Visible to the public International Conference: Online Social Networks, 2014, Dublin, Ireland

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International Conference: Online Social Networks, 2014, Dublin, Ireland


The Second ACM Conference on Online Social Networks was held October 1-2, 2014 in Dublin Ireland. 

Presentations from the sessions on privacy and anonymity, network identity, security in social networks are cited here.  Materials were recovered from the ACM Digital Library on March 2, 2015.

Mishari Almishari. Ekin Oguz,Gene Tsudik; Fighting Authorship Linkability With Crowdsourcing; COSN '14 Proceedings of the Second ACM Conference on Online Social Networks,  October 2014, Pages 69-82.

Doi: 10.1145/2660460.2660486

Abstract: Massive amounts of contributed content -- including traditional literature, blogs, music, videos, reviews and tweets -- are available on the Internet today, with authors numbering in many millions. Textual information, such as product or service reviews, is an important and increasingly popular type of content that is being used as a foundation of many trendy community-based reviewing sites, such as TripAdvisor and Yelp. Some recent results have shown that, due partly to their specialized/topical nature, sets of reviews authored by the same person are readily linkable based on simple stylometric features. In practice, this means that individuals who author more than a few reviews under different accounts (whether within one site or across multiple sites) can be linked, which represents a significant loss of privacy.  In this paper, we start by showing that the problem is actually worse than previously believed. We then explore ways to mitigate authorship linkability in community-based reviewing. We first attempt to harness the global power of crowdsourcing by engaging random strangers into the process of re-writing reviews. As our empirical results (obtained from Amazon Mechanical Turk) clearly demonstrate, crowdsourcing yields impressively sensible reviews that reflect sufficiently different stylometric characteristics such that prior stylometric linkability techniques become largely ineffective. We also consider using machine translation to automatically re-write reviews. Contrary to what was previously believed, our results show that translation decreases authorship linkability as the number of intermediate languages grows. Finally, we explore the combination of crowdsourcing and machine translation and report on results.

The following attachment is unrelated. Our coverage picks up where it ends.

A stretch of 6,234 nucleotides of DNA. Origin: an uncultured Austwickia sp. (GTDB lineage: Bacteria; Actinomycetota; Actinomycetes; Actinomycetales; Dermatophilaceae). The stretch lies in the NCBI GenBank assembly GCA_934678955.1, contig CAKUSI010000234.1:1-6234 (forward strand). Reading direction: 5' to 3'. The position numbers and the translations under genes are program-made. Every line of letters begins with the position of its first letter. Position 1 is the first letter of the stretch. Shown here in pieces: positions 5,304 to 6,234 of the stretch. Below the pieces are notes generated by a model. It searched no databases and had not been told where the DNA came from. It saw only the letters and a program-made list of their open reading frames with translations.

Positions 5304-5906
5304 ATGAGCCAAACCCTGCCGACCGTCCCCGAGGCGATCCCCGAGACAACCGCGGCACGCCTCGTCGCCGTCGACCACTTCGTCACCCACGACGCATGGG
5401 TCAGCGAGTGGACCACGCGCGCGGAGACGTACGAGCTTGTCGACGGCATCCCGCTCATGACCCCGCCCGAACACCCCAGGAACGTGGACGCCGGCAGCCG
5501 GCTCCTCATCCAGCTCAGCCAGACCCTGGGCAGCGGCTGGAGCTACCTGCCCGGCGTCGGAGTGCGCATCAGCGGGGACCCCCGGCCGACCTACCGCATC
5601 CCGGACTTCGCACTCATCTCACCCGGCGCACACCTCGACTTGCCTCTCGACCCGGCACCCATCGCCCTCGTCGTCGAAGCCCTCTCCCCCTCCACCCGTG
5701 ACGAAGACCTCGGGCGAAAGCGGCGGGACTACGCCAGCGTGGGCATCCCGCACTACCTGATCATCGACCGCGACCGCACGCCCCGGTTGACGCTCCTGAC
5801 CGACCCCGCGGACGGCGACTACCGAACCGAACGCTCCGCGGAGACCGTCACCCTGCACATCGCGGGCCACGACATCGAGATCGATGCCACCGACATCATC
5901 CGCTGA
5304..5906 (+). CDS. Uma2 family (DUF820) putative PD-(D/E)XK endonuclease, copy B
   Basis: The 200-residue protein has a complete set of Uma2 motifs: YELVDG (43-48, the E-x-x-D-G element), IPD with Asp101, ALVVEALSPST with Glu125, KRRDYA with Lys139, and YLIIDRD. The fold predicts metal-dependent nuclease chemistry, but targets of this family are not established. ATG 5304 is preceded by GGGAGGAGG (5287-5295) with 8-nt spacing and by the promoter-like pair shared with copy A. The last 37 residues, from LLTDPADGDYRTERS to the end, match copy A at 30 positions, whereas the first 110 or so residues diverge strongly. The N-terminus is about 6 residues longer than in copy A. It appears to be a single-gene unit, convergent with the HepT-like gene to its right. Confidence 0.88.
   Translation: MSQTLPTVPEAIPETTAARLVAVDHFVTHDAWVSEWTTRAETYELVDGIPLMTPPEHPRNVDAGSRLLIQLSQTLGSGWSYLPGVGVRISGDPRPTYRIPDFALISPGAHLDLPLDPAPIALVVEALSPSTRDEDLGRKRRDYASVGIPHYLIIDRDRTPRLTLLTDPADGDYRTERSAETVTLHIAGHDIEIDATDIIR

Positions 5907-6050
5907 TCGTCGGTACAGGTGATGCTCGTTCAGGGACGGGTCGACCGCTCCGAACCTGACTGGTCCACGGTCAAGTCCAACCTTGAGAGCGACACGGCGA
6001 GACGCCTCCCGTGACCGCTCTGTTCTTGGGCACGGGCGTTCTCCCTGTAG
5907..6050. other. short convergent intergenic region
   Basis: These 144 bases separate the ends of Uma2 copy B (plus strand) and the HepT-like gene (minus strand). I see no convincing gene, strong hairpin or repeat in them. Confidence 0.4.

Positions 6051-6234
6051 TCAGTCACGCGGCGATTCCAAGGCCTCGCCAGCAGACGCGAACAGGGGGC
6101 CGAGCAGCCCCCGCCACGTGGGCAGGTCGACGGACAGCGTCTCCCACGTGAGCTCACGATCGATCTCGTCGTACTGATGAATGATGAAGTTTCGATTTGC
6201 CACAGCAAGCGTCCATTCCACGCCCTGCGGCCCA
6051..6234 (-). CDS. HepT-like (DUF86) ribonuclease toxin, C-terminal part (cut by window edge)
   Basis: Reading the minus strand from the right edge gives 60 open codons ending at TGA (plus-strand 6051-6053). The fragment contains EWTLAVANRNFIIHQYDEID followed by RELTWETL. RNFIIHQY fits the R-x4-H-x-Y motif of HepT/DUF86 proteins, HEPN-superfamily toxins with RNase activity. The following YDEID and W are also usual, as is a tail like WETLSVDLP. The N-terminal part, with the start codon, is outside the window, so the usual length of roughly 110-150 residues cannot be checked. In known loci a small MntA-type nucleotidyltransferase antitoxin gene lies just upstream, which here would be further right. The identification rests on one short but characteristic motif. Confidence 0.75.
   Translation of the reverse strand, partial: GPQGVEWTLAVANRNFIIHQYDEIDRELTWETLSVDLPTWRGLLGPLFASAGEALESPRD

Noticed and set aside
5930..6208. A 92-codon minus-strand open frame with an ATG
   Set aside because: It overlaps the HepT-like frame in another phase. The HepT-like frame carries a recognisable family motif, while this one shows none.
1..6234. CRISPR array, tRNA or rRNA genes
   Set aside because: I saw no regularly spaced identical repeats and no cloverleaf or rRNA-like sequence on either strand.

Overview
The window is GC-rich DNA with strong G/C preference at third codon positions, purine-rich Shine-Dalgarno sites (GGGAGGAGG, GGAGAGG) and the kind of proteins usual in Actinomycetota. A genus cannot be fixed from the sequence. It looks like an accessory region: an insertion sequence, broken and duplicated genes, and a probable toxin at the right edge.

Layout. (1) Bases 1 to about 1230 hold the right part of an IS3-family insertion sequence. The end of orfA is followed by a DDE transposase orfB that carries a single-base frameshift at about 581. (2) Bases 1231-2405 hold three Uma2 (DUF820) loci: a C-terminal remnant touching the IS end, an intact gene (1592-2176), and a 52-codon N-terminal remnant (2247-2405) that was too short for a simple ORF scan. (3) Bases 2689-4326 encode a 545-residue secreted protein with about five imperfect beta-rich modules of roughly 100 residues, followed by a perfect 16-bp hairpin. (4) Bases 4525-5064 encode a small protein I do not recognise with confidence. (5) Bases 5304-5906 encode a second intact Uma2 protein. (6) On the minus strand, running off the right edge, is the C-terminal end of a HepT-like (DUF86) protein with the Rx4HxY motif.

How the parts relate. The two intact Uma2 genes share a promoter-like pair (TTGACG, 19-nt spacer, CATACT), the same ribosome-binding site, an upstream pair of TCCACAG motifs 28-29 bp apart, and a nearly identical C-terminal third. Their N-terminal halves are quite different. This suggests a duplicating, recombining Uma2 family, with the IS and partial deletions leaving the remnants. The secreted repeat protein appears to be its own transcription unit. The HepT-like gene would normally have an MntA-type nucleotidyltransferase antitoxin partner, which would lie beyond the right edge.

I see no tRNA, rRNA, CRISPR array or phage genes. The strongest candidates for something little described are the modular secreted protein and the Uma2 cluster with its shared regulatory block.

Keywords: author anonymization, author identification, author linkability, authorship attribution, crowdsourcing, stylometry   (ID#:15-3944)



Sai Teja Peddinti,  Keith W. Ross, Justin Cappos;   "On the Internet, Nobody Knows You're A Dog": A Twitter Case Study Of Anonymity In Social Networks; COSN '14 Proceedings of the Second ACM Conference on Online Social Networks , October 2014, Pages 83-94.  Doi: 10.1145/2660460.2660467